Blast from the past

Barbara Lawlor, Nederland.  On Friday, March 3, they queued up to the table where George sat in the back room of the Pioneer Inn, a stack of books in front of him, a pen in his hand. They were people who have known him for decades, who came to dance with him, to buy his new book Cabin Fever Completed and to listen to a band they danced to 25 years ago, The Swell Guys.

 
George Blevins wrote the cartoon strip Cabin Fever that was published in the Mountain-Ear Newspaper for over two decades. With the release of the third volume at the end of last year, the instigator of the iconic Ned Heads and his co-publishers decided they deserved a party, so they threw it.


Dancing the night away; not like they used to, but George said he managed to stay awake until 11:55 p.m. He also said he doubted if could ever do it again, but for almost six hours, George and his buddies and guests had a blast.

 
Doug Cosper, one of George’s sidekicks, welcomed everyone to the Cabin Fever/Swell Guys Dead of Winter Tour at the Pioneer Inn. The Swell guys included: Jamie Polisher/Bass Guitar and Vocals, Robb Candler/ Guitar and Vocals, Rolan Turbot/ Keyboards, Vocals and Jay Forrest/ Drums and Vocals. “The band played together over 2 years ago and we had an absolutely wonderful time. It was great to see so many smiling faces that night,” says Jay Forrest.


Doug Cosper told the band he was glad they were here to entertain and he told the audience, “We’re glad you’re here to help us celebrate an important piece of Nederland History that deserves to live on and on. As you know, our little non-profit recently published the third and final collection of George Blevins Cabin Fever cartoon strip, not officially a 501C3PO because we just don’t make any profit. If you were around when George penned the strips, from 1983-2005, you’ll appreciate how well George captured the essence of living up here. Every week, George would sit down on deadline and draw the first five panels of his six-panel strip, hoping that a punch line would occur to him before the Mountain Ear went to press. By some miracle of the mountains, it always did. And now we have all 1,200 strips between the covers of these books – proof that it really was a crazy as we remembered it.”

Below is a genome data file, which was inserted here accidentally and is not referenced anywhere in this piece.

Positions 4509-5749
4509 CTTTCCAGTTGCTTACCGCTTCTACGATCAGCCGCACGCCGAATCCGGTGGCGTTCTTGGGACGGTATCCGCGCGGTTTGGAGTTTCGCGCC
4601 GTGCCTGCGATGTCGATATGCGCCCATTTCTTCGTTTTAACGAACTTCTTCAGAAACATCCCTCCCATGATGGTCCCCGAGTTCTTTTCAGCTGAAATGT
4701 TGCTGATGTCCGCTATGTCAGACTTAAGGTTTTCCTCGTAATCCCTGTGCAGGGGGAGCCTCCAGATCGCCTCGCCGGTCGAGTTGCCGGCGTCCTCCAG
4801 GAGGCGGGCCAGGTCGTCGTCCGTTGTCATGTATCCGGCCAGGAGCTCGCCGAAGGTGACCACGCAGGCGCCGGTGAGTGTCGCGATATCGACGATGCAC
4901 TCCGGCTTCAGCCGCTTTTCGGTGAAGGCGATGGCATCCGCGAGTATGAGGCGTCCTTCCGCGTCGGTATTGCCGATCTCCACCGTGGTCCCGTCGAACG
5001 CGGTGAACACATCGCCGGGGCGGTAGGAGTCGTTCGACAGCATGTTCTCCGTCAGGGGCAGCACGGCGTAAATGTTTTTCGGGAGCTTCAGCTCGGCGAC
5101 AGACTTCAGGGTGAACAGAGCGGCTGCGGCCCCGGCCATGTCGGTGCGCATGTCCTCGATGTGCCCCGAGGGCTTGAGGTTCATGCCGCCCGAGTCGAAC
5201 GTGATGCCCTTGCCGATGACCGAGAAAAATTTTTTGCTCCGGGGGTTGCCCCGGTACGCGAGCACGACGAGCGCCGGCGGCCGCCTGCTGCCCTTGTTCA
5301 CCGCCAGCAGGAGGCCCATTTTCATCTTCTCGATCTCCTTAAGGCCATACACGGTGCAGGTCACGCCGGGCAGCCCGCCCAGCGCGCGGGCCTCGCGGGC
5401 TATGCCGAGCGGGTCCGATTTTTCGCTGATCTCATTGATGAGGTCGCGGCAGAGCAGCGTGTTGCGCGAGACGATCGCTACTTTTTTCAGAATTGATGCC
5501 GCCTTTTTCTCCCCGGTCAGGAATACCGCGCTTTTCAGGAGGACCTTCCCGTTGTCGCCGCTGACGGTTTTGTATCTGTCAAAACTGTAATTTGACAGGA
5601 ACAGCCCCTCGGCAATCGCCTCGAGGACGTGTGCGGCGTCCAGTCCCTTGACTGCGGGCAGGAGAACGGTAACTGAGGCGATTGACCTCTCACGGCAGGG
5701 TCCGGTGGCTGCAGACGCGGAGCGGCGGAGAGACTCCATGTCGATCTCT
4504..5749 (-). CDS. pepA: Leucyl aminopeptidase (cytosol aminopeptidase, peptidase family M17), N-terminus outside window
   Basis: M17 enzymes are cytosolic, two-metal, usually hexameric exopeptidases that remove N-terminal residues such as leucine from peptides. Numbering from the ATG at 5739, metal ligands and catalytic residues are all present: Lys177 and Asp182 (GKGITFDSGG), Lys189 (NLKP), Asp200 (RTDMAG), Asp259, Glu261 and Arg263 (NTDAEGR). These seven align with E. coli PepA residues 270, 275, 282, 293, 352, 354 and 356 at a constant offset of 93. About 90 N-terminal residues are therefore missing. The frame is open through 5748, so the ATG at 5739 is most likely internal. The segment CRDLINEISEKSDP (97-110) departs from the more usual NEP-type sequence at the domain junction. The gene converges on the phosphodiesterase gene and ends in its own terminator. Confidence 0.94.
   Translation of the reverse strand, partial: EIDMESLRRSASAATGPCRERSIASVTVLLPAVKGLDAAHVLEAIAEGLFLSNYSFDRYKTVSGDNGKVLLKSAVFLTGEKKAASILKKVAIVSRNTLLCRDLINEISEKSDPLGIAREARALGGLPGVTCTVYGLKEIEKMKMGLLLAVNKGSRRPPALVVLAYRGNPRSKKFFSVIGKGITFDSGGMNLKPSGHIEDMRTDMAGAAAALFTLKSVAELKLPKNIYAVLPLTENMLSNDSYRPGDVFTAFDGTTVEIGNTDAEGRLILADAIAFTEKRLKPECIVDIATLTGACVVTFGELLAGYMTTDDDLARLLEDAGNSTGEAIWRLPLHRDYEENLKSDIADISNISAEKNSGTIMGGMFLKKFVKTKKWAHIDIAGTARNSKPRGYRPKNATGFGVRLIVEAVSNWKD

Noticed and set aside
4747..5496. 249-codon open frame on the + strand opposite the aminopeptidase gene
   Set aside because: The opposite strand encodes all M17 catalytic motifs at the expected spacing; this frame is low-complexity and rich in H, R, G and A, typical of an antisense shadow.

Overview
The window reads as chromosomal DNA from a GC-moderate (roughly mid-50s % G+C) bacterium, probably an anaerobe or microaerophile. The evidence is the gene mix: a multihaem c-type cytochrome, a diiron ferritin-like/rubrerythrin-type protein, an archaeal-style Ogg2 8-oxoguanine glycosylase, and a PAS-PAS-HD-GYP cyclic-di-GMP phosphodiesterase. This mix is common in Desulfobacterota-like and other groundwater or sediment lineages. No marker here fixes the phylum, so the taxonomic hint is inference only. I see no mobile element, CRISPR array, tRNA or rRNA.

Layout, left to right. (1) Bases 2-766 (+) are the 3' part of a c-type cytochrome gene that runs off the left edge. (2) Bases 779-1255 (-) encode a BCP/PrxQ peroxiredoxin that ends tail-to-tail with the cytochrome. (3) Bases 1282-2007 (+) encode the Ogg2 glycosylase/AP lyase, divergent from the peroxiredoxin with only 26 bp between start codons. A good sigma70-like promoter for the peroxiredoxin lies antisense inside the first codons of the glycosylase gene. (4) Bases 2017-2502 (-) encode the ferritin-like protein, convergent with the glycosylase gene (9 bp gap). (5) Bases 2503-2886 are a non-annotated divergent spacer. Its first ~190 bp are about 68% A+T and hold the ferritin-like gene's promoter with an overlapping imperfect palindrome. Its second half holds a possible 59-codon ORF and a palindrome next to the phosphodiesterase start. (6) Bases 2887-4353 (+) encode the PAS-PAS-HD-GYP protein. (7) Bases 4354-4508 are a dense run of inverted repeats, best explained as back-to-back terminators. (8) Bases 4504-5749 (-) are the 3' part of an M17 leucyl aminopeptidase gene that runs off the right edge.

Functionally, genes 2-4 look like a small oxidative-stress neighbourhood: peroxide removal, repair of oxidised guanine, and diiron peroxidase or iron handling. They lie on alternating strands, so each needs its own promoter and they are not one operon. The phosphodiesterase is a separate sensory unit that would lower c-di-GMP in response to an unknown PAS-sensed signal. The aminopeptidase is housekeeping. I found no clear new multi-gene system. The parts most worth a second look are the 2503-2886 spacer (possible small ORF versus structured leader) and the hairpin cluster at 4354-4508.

All three Cabin Fevers were on sale for half price. Even more than the books, the revelers came to celebrate our town treasure, who besides giving us Cabin Fever set an example for all of us when he joined the Freedom Riders in Jackson Mississippi in 1960 during the civil rights movement.

 
For many of us, George Blevins is the heart and soul of our little village. The other reason George has become a legend in our community is his free-spirited, free-limbed style of dancing. The females lined up for the honor, but Tammy Forrest was the first to get it on with George.

 
Bonnie Carol, a local musician, says, “What a fine time I had last night – from a good old fashioned Pioneer Inn banquet organized by Ellen, to the appropriate honoring of our community treasure – George. Dancing to the Swell Guys, I felt 20 again, and I so appreciated the times, music, community values, and most of all the very high quality people we grew up with. What a fine time to come of age, and what fine people to do it with. The Swell Guys totally made the party. I danced my toes off well, maybe in a 70-year-old-ish sort of way, and so appreciated the times, music, and community we grew up in.”


Bonnie said she thought the evening should be the start of a tradition, “I’m all over the idea of “Lifetime Achievement Awards” in our own unique style with a couple of nice speeches and a good Rock ‘n Roll party as an institution with meaning more than honoring people after they die.”

 
Soon the celebration got all tuckered out and people straggled, heading home, their heads filled with memories of days and nights gone by and their hearts filled with reliving the past, even if it were for only one night.

 
The publishers sold a bunch of books and the guests stocked up, knowing they would make great gifts for anyone who knew and danced with George.


Barbara is a reporter for The Mountain-Ear.

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